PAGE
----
CBH price-matching too corporate, grower says
A Kukerin farmer who lost his CBH membership after not delivering enough tonnes says the grain marketer is being “very corporate” by offering bigger growers higher prices to price-match with Bunge.
Barry Gray’s family have been members of CBH since its inception in 1937, delivering grain from their 2000ha grain farm located 15km south of Kukerin.
The Grays no longer qualify as members of the giant co-operative because their grain deliveries dropped below the required 600 tonnes in three years.
They received the same $2 exit payout as thousands of other WA farmers have after being kicked out of the co-operative in June.
A fourth-generation farmer, Mr Gray, pictured, said he wasn’t “too worried” when he received a letter to say he had lost his CBH membership.
But he did have concerns about what he said was CBH’s tendency to offer bigger growers a higher price.
“I think they (CBH) have a right to kick people out. But it is more the way it is run that is getting up my nose,” Mr Gray said.
“People don’t talk about it, but if you are a bigger grower, CBH will match Bunge’s price.
“Particularly here (at Kukerin) where there is competition.
“They (CBH) want to maintain the tonnage into CBH and they offer special prices for individual growers.”
Mr Gray said he was reluctant to name names, but he had “several mates” who had told him they would phone CBH and ask it to price-match with Bunge.
He said smaller growers had tried to do the same thing and been made to feel like they were “not worth worrying about”, creating “a bit of a divide” in the area.
Mr Gray said he thought CBH was being “very corporate” offering different prices to different people.
“I am under the impression that a co-operative is meant to benefit every member,” he said.
“If they were a corporate, good luck to them.
“But a co-operative is not supposed to do that sort of thing, in my opinion.”
In recent years, Mr Gray has delivered 40 per cent of his harvest to Bunge, because he said it offered a higher price and “CBH had been unable to match it” for him.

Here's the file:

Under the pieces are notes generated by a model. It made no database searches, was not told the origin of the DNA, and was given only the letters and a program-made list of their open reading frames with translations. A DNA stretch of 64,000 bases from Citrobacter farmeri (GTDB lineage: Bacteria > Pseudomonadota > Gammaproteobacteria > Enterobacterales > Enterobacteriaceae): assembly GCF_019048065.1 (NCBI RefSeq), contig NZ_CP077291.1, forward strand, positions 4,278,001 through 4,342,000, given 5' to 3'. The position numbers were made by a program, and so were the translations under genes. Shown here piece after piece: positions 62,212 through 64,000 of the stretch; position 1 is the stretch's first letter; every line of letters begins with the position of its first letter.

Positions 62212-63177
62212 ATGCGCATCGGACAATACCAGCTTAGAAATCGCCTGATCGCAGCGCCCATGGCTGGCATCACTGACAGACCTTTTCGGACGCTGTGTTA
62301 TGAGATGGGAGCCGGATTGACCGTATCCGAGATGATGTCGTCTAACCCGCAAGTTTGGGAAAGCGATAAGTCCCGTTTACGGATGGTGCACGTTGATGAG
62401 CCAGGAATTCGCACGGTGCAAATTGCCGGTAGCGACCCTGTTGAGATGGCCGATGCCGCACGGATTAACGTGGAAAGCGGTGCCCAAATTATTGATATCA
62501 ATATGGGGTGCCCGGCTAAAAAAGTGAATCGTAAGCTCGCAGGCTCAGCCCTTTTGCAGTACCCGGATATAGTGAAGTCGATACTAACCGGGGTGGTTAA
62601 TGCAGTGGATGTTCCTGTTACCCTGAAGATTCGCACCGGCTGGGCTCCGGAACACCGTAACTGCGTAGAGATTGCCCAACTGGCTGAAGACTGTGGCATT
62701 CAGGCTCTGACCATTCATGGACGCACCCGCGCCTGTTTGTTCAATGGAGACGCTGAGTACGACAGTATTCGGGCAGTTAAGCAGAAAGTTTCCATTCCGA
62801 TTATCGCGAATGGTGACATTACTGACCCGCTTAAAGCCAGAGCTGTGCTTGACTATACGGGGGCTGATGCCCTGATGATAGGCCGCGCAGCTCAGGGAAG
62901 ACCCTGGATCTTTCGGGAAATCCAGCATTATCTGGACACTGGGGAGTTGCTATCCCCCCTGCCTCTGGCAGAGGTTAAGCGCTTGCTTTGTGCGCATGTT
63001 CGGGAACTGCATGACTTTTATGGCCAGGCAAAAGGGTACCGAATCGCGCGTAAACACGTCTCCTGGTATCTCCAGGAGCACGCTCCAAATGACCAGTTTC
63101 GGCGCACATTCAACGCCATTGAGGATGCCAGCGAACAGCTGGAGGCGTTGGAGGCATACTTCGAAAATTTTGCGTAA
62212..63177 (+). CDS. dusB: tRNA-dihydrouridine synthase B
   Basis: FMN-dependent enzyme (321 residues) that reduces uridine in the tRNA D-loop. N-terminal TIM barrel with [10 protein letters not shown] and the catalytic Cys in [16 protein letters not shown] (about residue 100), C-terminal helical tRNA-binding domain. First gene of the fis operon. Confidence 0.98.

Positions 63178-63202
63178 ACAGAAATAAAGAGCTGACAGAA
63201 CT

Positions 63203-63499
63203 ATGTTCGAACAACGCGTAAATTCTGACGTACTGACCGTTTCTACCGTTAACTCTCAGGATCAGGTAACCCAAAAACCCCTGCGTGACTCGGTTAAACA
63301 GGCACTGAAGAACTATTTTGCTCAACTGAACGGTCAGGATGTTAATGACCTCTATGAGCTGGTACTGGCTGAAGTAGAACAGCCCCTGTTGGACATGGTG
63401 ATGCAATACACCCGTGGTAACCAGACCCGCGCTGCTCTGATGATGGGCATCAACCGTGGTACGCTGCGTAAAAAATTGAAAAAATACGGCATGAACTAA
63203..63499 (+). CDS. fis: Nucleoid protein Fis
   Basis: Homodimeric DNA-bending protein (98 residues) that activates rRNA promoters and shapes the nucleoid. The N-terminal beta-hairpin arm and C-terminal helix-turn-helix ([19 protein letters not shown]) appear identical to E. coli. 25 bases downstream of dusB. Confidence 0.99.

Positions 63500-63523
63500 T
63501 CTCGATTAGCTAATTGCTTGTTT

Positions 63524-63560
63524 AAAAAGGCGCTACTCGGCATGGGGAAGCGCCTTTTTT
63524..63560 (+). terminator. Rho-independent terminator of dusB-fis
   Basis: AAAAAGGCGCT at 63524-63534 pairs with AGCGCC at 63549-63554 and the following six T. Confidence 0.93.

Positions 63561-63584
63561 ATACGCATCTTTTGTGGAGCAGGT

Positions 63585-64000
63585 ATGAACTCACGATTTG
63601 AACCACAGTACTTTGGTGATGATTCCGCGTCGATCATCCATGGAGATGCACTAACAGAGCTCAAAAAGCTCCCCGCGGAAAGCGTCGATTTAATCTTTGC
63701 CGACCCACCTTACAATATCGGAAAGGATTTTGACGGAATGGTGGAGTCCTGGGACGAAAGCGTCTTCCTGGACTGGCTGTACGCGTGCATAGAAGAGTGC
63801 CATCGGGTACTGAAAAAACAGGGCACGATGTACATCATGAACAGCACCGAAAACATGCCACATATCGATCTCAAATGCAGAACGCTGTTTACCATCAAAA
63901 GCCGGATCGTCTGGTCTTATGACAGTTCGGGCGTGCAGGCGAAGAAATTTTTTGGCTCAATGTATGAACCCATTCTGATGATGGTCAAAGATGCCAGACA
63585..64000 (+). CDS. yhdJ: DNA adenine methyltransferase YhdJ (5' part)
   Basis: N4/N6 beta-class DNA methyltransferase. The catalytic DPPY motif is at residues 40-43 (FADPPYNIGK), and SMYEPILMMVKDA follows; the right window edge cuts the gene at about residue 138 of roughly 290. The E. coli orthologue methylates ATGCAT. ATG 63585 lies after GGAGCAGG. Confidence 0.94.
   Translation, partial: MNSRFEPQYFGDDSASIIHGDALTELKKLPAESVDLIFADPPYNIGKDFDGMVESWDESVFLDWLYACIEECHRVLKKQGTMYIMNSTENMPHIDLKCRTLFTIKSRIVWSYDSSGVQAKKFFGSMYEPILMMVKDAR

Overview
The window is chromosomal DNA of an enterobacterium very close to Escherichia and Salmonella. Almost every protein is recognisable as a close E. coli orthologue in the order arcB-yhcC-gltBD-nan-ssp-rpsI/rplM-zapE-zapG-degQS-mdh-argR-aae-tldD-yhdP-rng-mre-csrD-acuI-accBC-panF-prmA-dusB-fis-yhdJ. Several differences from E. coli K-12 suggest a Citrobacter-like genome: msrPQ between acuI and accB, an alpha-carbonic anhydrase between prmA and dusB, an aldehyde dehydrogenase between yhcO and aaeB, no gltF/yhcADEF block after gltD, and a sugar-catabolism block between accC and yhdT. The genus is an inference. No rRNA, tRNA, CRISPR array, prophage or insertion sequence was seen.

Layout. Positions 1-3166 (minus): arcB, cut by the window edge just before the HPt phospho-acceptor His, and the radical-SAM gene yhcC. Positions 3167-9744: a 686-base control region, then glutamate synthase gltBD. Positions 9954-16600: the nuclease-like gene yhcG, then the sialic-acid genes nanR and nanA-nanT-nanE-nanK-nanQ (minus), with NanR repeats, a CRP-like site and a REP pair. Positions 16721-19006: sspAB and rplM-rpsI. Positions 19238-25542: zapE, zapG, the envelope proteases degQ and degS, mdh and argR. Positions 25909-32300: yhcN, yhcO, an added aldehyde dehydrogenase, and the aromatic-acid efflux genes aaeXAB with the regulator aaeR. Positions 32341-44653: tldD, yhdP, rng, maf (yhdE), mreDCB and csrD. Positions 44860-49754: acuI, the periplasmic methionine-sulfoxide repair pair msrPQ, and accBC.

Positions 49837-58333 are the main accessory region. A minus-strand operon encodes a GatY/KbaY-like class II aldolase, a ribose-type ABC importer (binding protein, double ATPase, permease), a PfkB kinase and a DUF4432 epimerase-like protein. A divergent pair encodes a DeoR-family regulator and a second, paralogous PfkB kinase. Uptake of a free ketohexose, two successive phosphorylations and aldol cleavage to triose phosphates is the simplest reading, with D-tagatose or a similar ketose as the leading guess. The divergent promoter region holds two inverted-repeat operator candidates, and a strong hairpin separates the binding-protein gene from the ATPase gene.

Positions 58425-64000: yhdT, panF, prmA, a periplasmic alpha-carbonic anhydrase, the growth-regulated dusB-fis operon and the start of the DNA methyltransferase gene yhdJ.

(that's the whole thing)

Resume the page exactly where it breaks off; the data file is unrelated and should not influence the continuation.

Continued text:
Bunge opened its $40 million Bunbury port terminal in 2015 and has developed country receival sites at Kukerin and Arthur River.
But Australia’s competitive grain trading environment has meant Bunge has lost more than $6m since setting up in WA.
Last year was the first year Mr Gray did not sell any grain to CBH, saying he delivered all of his grain to Bunge because the price was better.
In a normal year, he delivers about 10 per cent of his grain to CBH and retains about 50 per cent to sell as feed barley.
He sells all of his wheat and half of his barley to Bunge.
Mr Gray did deliver 10 tonnes of oats and canola to CBH’s Kukerin bin last year but sold it to a different grain trader.
Mr Gray, whose brother Kim was a CBH director in the 1990s, said he had “nothing against CBH”, and would deliver when it was price-competitive.
“I cannot fault their storage and handling, and the staff that run it,” Mr Gray said.
“They have been really good, but they should keep the marketing separate.”
A CBH spokeswoman would not confirm whether CBH offered premiums for growers within the Bunge catchment area.
She said CBH acquired grain from “growers across the whole network in line with its commercial accumulation strategy”.
“This takes into account the business’s risk appetite and market view, ability of the supply chain to execute shipments on time and in spec, upcoming vessels due for shipment and meeting export market requirements,” the spokeswoman said.
“All while seeking to ensure a return on the tonnes traded over the full year.”
CBH’s active membership rules state growers must have delivered grain to CBH for the past two seasons, and all deliveries during the past three seasons must be 600 tonnes of more, and the member must have had an involvement in the actual production of the grain delivered.
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